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Discussion Starter · #90 ·
Aha! I knew I had more K532 parts somewhere. This is the oil pan/starter and heads off the engine with a crumbled cam gear and a few other small parts. There's also a 10 HP Tecumseh I forgot I even had. It's out of a Roper snowblower. It needs a carb but is otherwise fine. I have no use for it though. The blower was the exact same model JD sold at one time.
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I was looking at the pulling site (Kohlers) and you can convert a wide base, but I really have no idea why you would. (They say to fit it in an older Cub puller, but I'm still missing why you would do that other than the "I can" reasoning. Just get a narrow base block and go.

If you have a decent machine shop available, they can bore that one. Pull head and let's see what the bore looks like, before you rule it out. These old girls are pretty tough, CI > aluminum rods. :)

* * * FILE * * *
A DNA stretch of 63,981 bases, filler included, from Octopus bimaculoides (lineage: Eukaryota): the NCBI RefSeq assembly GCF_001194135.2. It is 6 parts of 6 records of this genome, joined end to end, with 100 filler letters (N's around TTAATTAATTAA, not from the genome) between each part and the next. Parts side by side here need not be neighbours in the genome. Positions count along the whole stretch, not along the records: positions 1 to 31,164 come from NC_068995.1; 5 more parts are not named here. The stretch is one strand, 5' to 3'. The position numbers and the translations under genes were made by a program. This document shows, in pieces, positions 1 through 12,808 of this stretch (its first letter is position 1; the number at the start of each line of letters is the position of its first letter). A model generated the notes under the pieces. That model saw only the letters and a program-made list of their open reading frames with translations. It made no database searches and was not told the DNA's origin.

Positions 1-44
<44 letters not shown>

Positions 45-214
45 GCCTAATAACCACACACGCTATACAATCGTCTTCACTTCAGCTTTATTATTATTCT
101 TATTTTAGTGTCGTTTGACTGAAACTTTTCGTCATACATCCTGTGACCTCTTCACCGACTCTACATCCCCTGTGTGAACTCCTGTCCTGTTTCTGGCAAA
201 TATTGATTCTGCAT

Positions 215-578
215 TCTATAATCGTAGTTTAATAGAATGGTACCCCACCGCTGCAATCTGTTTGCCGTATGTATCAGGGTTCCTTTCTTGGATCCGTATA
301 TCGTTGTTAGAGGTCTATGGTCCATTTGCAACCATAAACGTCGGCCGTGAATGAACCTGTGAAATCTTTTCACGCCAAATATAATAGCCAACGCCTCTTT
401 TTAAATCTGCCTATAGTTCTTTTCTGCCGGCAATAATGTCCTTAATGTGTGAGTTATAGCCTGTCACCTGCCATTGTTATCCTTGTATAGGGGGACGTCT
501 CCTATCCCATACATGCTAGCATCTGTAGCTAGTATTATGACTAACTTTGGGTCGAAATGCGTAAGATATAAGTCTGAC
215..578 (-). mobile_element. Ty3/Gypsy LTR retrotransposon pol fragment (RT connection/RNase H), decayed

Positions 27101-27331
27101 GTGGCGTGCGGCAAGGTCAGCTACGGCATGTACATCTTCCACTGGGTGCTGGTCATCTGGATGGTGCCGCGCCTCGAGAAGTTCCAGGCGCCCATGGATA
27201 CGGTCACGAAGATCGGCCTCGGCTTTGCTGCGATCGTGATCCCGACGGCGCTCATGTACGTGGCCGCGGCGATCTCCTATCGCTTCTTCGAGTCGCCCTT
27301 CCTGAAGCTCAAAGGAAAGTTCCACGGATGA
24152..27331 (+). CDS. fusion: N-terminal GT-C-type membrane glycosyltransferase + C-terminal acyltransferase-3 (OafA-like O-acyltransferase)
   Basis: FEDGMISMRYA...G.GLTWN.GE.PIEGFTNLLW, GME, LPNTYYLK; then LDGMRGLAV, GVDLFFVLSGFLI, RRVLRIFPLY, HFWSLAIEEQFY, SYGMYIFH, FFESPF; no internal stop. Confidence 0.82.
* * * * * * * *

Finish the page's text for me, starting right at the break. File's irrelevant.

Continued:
The one I have in my 140, was out of the mall rat, it was frozen pretty solid with mice "Stuff" and rusty/crusty and nasty looking, but it works fine now. :D
 

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Discussion Starter · #92 ·
Thanks Drafter(y). The K321 in the 140 has a pulley like that at the flywheel end. It's a single pulley though and appears to be intended for a starter/generator.

A couple of pics, let me know if you need anything specific. This is the broken rod motor out of my '73.
 

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Discussion Starter · #93 ·
Was hoping to just drop a good 12 or 14 HP Kohler in it and go mowing. If I can't come up with a K combo that will work for the 140 I'll have to rebuild the original K321. Don't wanna get into that right now though.

I was looking at the pulling site (Kohlers) and you can convert a wide base, but I really have no idea why you would. (They say to fit it in an older Cub puller, but I'm still missing why you would do that other than the "I can" reasoning. Just get a narrow base block and go.